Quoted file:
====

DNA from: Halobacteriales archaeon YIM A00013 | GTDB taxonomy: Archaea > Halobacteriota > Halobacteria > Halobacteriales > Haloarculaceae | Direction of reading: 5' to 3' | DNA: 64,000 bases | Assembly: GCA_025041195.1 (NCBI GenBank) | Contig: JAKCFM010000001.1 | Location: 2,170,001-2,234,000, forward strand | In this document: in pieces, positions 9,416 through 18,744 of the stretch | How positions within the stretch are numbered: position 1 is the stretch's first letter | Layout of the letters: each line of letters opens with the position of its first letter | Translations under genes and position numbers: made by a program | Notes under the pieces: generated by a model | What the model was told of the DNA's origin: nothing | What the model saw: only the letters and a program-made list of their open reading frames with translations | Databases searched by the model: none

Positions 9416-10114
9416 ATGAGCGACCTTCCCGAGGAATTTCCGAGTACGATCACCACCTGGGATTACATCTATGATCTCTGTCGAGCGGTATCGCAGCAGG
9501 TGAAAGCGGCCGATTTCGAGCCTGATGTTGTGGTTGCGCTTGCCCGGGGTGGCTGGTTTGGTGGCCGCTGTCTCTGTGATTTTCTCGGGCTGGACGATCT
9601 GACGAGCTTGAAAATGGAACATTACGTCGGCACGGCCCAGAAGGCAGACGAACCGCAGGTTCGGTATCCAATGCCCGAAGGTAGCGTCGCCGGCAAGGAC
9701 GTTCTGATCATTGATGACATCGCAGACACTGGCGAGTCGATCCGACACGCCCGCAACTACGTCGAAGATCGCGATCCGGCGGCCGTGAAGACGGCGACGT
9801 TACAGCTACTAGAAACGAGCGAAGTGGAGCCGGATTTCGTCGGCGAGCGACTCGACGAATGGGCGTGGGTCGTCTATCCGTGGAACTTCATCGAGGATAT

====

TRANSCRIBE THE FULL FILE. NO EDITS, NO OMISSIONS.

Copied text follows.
DNA from: Halobacteriales archaeon YIM A00013 | GTDB taxonomy: Archaea > Halobacteriota > Halobacteria > Halobacteriales > Haloarculaceae | Direction of reading: 5' to 3' | DNA: 64,000 bases | Assembly: GCA_025041195.1 (NCBI GenBank) | Contig: JAKCFM010000001.1 | Location: 2,170,001-2,234,000, forward strand | In this document: in pieces, positions 9,416 through 18,744 of the stretch | How positions within the stretch are numbered: position 1 is the stretch's first letter | Layout of the letters: each line of letters opens with the position of its first letter | Translations under genes and position numbers: made by a program | Notes under the pieces: generated by a model | What the model was told of the DNA's origin: nothing | What the model saw: only the letters and a program-made list of their open reading frames with translations | Databases searched by the model: none

Positions 9416-10114
9416 ATGAGCGACCTTCCCGAGGAATTTCCGAGTACGATCACCACCTGGGATTACATCTATGATCTCTGTCGAGCGGTATCGCAGCAGG
9501 TGAAAGCGGCCGATTTCGAGCCTGATGTTGTGGTTGCGCTTGCCCGGGGTGGCTGGTTTGGTGGCCGCTGTCTCTGTGATTTTCTCGGGCTGGACGATCT
9601 GACGAGCTTGAAAATGGAACATTACGTCGGCACGGCCCAGAAGGCAGACGAACCGCAGGTTCGGTATCCAATGCCCGAAGGTAGCGTCGCCGGCAAGGAC
9701 GTTCTGATCATTGATGACATCGCAGACACTGGCGAGTCGATCCGACACGCCCGCAACTACGTCGAAGATCGCGATCCGGCGGCCGTGAAGACGGCGACGT
9801 TACAGCTACTAGAAACGAGCGAAGTGGAGCCGGATTTCGTCGGCGAGCGACTCGACGAATGGGCGTGGGTCGTCTATCCGTGGAACTTCATCGAGGATAT